This conference aims to address the role of art criticism, the art market, exhibitions, education, commissions etc. for sculptors in an international context, and the implications for their (inter)national or local identity. Participants are invited to reflect on the theoretical and/or practical implications of (trans)nationality, travel and cultural mobility on nineteenth-century sculptors and their work.

For more information, see the full call for papers.

National identity and local pride. Interurban cultural and artistic differences in Belgium during the long 19th century (9-10 November 2015, Ghent and Antwerp) PhD Specialist Course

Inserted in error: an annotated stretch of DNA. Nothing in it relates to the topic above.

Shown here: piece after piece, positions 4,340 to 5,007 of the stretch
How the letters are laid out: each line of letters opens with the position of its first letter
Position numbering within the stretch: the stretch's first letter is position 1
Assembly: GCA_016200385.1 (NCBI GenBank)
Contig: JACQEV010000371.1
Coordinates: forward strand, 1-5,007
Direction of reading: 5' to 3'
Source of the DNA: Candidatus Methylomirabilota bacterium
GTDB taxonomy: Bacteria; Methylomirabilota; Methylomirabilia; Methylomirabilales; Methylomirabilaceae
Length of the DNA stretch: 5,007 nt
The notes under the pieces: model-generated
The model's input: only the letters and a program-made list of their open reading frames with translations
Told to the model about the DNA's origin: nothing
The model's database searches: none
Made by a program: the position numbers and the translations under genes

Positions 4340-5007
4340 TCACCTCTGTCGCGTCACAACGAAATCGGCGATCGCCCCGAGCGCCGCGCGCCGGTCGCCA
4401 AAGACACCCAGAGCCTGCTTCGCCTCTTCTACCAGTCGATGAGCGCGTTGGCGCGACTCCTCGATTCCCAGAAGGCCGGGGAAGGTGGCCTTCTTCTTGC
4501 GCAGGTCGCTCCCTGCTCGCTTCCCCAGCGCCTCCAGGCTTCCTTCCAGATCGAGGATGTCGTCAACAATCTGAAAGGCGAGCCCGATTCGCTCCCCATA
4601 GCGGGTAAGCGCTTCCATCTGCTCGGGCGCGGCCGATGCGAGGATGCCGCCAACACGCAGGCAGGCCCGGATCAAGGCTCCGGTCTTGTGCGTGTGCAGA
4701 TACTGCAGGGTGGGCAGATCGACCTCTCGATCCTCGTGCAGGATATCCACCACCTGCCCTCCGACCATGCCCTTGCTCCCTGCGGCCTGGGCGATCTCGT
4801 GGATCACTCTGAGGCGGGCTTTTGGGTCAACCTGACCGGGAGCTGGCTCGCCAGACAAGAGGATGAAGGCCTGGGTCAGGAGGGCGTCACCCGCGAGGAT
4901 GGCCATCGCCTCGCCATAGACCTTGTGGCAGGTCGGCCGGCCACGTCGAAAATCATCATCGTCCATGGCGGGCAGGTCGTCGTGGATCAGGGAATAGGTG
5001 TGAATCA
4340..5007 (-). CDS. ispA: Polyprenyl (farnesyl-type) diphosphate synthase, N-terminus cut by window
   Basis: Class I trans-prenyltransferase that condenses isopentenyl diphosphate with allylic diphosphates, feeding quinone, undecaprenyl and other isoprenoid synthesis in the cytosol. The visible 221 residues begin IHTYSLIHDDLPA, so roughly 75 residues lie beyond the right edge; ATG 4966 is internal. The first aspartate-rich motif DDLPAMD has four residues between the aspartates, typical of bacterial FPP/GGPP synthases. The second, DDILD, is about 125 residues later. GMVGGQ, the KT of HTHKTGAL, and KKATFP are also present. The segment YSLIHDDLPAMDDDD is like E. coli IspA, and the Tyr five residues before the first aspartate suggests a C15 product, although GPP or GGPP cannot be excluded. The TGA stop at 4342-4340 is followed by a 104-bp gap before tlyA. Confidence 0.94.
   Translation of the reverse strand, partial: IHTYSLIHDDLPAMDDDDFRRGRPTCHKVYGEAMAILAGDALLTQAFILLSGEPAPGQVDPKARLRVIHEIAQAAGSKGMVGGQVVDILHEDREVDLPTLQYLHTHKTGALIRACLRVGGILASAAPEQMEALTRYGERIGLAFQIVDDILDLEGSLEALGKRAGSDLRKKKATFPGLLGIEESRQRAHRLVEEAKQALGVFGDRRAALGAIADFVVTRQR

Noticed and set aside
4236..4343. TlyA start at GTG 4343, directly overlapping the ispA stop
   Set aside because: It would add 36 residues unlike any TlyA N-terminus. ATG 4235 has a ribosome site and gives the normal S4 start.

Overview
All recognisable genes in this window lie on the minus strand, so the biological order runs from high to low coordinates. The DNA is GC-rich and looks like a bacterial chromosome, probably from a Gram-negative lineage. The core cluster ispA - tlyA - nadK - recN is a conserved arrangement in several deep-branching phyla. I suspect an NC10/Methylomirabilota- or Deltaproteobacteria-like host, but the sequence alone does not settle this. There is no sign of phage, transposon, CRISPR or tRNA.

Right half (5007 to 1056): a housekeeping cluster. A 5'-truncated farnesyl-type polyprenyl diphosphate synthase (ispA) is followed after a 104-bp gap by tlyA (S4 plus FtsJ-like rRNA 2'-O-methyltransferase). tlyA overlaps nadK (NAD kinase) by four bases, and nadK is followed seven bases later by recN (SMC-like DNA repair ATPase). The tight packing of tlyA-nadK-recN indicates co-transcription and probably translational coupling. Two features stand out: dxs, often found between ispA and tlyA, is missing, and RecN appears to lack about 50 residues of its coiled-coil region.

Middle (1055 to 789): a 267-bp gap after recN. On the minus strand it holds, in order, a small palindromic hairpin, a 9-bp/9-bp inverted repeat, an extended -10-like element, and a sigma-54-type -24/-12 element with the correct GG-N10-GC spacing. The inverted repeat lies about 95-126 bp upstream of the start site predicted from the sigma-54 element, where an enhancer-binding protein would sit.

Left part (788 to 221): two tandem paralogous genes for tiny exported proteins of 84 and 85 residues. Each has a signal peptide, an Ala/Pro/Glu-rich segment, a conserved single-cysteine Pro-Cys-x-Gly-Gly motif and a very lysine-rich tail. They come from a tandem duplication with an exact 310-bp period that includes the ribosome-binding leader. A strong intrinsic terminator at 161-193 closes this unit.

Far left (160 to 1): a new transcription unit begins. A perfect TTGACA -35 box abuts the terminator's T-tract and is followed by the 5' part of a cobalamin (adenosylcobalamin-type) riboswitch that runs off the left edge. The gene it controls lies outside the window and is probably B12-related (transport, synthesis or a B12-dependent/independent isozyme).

In 19th-century Belgium, Brussels, Antwerp and Ghent were the major cultural centers that distinguished themselves by flourishing art academies, a range of exhibition possibilities for artists and thriving art markets, the establishment of local and national museums, the activity of local art and cultural societies and a high number of local private collectors, among others. Moreover, each of these cities had a renowned and age-old artistic tradition, and the academies of Brussels, Antwerp and Ghent each developed a distinct artistic profile and aspirations. Consequently, not solely the capital was the protagonist for the arts and cultural production. Instead of a national discourse exclusively linked to the capital, the situation in Belgium was much more complex.